By Mark Pere Madrona
Tinig Ng Plaridel/

Party politics has hindered student leaders from serving the students, said the independent candidates for University Student Council (USC) councilor in separate interviews.

The candidates earlier said during a Feb. 12 forum at Kalayaan Residence Hall that they did not need parties to win.

For Arnie “Bong” Arquiza, the party culture in university has become reflective of present Philippine politics.

Students’ interests have taken a backseat because most student leaders “put forward their political interests first,” Arquiza said.

Arquiza said being free from political partisanship was one way he could better serve the students, adding that leaders did not need to totally embrace a party’s principles.

“I really think that my loyalty should remain with the students and not with any of the parties,” Arquiza said.

He said the edge of being independent, despite the lack of machinery and finances, was “the overwhelming reception that the students are giving me.”

Meanwhile, Christopher “Kester” Yu said he ran as an independent because he did not want to take part in the petty rivalry between the three major parties.

“Sometimes, the rivalry between these parties gets in the way of their members’ service to the students,” Yu said.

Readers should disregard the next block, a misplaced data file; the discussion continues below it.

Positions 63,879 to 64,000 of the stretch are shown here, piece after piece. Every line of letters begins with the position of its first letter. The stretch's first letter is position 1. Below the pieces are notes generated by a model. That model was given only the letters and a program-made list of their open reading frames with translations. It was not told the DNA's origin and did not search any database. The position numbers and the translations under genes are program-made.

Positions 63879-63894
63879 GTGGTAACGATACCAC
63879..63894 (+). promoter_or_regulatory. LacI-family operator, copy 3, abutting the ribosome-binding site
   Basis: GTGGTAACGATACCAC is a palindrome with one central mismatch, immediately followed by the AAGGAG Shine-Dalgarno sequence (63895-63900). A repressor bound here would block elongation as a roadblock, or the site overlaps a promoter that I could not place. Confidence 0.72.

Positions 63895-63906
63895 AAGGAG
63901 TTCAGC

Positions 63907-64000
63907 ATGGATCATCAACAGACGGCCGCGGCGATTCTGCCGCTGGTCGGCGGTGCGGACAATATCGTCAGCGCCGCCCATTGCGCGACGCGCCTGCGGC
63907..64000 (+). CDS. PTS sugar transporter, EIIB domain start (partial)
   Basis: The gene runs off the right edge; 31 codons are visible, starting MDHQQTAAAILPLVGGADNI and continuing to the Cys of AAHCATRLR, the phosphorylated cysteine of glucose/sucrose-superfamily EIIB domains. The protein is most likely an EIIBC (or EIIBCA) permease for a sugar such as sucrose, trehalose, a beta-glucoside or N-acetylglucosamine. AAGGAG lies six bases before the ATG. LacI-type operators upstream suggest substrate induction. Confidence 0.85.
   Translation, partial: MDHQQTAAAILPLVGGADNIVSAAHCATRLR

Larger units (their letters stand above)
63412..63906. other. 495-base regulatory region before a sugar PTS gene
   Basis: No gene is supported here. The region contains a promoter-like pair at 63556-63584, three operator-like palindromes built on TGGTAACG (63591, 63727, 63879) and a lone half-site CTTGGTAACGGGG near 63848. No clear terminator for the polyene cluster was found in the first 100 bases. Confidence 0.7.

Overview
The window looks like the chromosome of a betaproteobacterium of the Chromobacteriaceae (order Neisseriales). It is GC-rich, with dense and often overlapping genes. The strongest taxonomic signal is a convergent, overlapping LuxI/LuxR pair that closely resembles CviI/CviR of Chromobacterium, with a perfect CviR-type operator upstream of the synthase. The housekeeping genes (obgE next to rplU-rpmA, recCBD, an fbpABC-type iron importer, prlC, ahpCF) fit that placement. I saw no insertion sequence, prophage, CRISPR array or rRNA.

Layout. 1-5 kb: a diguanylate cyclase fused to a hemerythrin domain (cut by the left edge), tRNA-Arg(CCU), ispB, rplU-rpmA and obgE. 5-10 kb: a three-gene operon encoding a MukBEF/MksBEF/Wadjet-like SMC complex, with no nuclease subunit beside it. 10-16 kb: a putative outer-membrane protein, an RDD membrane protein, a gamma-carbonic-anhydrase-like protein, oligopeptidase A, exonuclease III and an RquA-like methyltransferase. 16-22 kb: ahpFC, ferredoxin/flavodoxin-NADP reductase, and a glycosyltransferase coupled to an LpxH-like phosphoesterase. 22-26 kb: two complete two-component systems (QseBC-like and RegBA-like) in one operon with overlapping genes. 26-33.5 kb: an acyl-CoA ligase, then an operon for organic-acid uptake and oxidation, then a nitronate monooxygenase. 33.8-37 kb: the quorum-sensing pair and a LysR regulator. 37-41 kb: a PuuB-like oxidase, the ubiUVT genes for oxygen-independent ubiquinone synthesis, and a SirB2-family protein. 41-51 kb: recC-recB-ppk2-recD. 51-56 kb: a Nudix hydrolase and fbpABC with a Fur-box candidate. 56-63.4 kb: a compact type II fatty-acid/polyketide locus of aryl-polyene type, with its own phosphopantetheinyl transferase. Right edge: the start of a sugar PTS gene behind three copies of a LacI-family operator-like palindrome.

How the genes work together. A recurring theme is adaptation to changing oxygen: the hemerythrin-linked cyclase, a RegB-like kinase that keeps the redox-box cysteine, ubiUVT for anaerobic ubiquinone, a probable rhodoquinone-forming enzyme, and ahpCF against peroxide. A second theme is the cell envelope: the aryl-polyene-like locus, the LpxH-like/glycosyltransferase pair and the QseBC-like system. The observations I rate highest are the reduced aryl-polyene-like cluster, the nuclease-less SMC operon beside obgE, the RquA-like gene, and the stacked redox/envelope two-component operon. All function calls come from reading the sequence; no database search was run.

However, Yu said that if he won, he would not alienate himself from any of the parties and maintain good working relationship with fellow council members.

Yu, the outgoing chair of the College of Science Student Council, said he made “more friends than enemies” during the campaign as an independent.

He added that he did not train formally for the campaign and even had to design and cut his publicity materials on his own.

In USC, a ‘game of numbers’

USC councilor Lauryel Castillo, who ran independently in last year’s elections, said that only independents can genuinely consider divergent viewpoints.

“No matter how a member of a party insists that he or she will be open to varying
perspectives, the extent of that openness would still be determined by the party,” he said.

Castillo said he intended to bridge the members of different parties. “I thought that an independent candidate would be in the best position to do all of these,” he said.

Decision-making in the USC is a “game of numbers” for the parties, Castillo said.

“Decisions on which programs, projects or stands would benefit the studentry are based solely on the number of incumbent USC members each party has,” he said.

“More often than not, those who make it to the USC find themselves engaged in more politics than service,” he said.

Castillo ranked fifth among 32 candidates for USC councilor last year, winning 2,998 votes.

Castillo’s showing was the highest for an independent candidate in UP Diliman since the 2004 USC Elections.


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